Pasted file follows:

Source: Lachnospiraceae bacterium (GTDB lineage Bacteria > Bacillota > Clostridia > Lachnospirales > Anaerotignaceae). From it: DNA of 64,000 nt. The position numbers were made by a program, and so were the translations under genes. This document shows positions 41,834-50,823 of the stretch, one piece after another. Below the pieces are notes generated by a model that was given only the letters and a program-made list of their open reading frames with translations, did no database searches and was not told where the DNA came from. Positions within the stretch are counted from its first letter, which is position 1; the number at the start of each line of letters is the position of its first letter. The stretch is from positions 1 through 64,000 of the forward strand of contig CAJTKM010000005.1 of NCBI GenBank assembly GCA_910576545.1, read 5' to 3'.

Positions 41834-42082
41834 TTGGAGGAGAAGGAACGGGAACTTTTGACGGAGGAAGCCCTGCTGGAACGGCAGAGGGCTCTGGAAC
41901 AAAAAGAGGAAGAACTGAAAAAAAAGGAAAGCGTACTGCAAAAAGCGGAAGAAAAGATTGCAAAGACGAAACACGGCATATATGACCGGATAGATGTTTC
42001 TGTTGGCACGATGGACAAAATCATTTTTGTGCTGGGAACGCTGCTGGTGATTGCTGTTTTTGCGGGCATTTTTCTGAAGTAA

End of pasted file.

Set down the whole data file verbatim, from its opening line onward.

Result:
Source: Lachnospiraceae bacterium (GTDB lineage Bacteria > Bacillota > Clostridia > Lachnospirales > Anaerotignaceae). From it: DNA of 64,000 nt. The position numbers were made by a program, and so were the translations under genes. This document shows positions 41,834-50,823 of the stretch, one piece after another. Below the pieces are notes generated by a model that was given only the letters and a program-made list of their open reading frames with translations, did no database searches and was not told where the DNA came from. Positions within the stretch are counted from its first letter, which is position 1; the number at the start of each line of letters is the position of its first letter. The stretch is from positions 1 through 64,000 of the forward strand of contig CAJTKM010000005.1 of NCBI GenBank assembly GCA_910576545.1, read 5' to 3'.

Positions 41834-42082
41834 TTGGAGGAGAAGGAACGGGAACTTTTGACGGAGGAAGCCCTGCTGGAACGGCAGAGGGCTCTGGAAC
41901 AAAAAGAGGAAGAACTGAAAAAAAAGGAAAGCGTACTGCAAAAAGCGGAAGAAAAGATTGCAAAGACGAAACACGGCATATATGACCGGATAGATGTTTC
42001 TGTTGGCACGATGGACAAAATCATTTTTGTGCTGGGAACGCTGCTGGTGATTGCTGTTTTTGCGGGCATTTTTCTGAAGTAA